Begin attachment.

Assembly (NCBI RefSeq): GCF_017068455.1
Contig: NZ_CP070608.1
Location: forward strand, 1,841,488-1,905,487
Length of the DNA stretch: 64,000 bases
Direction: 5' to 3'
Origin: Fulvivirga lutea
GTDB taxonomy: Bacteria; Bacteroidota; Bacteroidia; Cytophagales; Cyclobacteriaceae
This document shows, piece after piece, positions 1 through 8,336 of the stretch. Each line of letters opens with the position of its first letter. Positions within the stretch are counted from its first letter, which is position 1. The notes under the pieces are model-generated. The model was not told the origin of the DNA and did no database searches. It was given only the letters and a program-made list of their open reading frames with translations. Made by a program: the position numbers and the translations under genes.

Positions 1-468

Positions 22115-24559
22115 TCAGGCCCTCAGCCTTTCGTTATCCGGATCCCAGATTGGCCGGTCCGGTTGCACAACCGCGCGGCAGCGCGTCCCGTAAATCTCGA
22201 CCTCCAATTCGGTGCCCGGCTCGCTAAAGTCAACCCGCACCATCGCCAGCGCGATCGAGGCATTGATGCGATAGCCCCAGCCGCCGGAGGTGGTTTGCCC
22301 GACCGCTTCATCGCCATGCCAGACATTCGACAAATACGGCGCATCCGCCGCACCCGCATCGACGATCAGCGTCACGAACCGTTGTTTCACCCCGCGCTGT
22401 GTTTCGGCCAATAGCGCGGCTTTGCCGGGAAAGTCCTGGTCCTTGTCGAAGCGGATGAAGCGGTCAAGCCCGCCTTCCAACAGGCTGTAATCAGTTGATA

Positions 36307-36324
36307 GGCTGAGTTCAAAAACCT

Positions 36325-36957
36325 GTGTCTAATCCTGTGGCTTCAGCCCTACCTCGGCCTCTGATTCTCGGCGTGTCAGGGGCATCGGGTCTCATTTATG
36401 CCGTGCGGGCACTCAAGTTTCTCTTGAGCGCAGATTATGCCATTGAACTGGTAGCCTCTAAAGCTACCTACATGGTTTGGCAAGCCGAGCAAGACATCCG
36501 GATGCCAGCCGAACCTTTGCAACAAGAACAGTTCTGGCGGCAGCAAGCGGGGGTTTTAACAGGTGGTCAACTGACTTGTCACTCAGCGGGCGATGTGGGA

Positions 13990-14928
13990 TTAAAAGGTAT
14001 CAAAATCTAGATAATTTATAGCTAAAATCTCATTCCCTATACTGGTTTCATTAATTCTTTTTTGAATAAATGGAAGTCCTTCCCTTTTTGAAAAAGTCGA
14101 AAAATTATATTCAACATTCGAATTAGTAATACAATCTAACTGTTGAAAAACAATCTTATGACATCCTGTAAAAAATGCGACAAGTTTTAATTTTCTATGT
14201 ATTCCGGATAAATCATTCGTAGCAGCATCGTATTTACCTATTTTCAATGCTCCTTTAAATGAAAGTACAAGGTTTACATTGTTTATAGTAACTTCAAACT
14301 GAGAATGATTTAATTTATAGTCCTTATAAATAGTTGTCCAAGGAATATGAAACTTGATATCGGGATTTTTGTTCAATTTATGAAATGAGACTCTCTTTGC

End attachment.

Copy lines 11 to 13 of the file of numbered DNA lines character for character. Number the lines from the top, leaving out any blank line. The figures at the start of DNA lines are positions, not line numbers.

22115 TCAGGCCCTCAGCCTTTCGTTATCCGGATCCCAGATTGGCCGGTCCGGTTGCACAACCGCGCGGCAGCGCGTCCCGTAAATCTCGA
22201 CCTCCAATTCGGTGCCCGGCTCGCTAAAGTCAACCCGCACCATCGCCAGCGCGATCGAGGCATTGATGCGATAGCCCCAGCCGCCGGAGGTGGTTTGCCC
22301 GACCGCTTCATCGCCATGCCAGACATTCGACAAATACGGCGCATCCGCCGCACCCGCATCGACGATCAGCGTCACGAACCGTTGTTTCACCCCGCGCTGT